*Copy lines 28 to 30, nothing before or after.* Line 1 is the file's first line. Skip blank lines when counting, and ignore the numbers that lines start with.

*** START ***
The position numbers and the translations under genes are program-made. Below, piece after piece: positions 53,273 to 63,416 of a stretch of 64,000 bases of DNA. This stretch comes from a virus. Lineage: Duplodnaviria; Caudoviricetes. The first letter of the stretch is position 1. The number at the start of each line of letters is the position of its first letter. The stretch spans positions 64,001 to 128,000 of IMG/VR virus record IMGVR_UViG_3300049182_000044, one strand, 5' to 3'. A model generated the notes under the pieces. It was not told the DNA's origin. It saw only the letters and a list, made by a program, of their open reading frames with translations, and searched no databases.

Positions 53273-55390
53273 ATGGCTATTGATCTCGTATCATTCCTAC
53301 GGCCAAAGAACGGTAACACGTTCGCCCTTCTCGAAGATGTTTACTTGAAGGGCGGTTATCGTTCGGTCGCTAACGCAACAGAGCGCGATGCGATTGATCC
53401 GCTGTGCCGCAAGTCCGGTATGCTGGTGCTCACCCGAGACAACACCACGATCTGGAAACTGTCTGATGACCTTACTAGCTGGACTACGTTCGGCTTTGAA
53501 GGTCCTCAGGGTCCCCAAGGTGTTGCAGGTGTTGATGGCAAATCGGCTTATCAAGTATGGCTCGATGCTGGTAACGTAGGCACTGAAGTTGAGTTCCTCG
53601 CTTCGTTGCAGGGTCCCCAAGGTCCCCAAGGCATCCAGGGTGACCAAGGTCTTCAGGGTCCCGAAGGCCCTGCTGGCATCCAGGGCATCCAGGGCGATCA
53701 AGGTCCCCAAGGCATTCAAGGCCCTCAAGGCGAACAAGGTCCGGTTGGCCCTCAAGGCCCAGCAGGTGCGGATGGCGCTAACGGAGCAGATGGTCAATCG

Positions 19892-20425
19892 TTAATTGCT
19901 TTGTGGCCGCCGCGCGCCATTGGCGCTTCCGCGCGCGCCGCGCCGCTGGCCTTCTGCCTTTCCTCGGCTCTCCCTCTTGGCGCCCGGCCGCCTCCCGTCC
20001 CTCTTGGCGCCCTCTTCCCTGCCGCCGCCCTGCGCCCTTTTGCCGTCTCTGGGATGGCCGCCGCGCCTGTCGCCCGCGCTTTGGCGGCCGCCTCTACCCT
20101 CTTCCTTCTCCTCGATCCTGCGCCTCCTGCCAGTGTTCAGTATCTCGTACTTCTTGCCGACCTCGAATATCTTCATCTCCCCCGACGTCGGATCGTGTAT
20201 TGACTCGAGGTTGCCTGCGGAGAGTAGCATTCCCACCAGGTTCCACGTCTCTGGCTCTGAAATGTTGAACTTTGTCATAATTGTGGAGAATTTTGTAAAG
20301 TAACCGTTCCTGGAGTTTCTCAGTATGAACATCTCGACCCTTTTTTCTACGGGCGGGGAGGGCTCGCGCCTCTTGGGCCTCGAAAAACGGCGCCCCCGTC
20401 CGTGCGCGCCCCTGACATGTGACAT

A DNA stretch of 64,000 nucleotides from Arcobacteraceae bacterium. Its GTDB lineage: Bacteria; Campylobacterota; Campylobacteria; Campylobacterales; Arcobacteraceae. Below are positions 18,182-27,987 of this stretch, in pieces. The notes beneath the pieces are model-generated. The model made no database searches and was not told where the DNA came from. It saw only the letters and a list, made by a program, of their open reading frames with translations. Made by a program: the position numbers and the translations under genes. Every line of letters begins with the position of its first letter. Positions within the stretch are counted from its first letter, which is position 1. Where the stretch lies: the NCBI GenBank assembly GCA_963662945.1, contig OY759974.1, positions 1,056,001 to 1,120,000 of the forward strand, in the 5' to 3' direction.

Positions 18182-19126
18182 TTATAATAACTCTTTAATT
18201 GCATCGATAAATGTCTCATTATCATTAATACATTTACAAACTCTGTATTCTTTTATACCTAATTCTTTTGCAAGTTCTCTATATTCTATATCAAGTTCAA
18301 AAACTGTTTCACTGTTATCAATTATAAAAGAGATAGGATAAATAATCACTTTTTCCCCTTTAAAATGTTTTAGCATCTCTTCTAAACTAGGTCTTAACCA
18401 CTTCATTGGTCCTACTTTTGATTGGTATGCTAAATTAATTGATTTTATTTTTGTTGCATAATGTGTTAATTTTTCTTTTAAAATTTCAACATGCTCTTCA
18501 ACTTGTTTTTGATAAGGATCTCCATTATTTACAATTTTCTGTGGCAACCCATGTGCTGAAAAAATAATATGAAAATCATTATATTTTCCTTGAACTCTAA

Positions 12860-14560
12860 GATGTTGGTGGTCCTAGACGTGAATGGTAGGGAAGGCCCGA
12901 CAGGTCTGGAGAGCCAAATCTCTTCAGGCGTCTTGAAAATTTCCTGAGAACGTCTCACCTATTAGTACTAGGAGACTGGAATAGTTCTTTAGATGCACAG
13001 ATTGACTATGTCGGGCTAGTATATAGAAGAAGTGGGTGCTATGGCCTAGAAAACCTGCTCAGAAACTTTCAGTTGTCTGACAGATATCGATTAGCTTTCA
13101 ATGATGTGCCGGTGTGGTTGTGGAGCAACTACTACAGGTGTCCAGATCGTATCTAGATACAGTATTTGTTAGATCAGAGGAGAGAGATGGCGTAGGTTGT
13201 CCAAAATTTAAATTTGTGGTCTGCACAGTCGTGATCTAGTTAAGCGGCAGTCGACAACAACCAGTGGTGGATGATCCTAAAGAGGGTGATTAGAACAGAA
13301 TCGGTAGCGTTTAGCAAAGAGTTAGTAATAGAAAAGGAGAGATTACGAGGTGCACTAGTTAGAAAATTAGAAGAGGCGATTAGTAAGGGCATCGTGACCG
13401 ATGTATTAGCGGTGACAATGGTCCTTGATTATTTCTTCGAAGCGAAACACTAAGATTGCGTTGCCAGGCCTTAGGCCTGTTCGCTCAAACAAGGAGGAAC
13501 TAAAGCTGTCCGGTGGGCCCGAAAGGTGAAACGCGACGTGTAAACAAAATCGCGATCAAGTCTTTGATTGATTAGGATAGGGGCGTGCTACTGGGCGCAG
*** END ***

13101 ATGATGTGCCGGTGTGGTTGTGGAGCAACTACTACAGGTGTCCAGATCGTATCTAGATACAGTATTTGTTAGATCAGAGGAGAGAGATGGCGTAGGTTGT
13201 CCAAAATTTAAATTTGTGGTCTGCACAGTCGTGATCTAGTTAAGCGGCAGTCGACAACAACCAGTGGTGGATGATCCTAAAGAGGGTGATTAGAACAGAA
13301 TCGGTAGCGTTTAGCAAAGAGTTAGTAATAGAAAAGGAGAGATTACGAGGTGCACTAGTTAGAAAATTAGAAGAGGCGATTAGTAAGGGCATCGTGACCG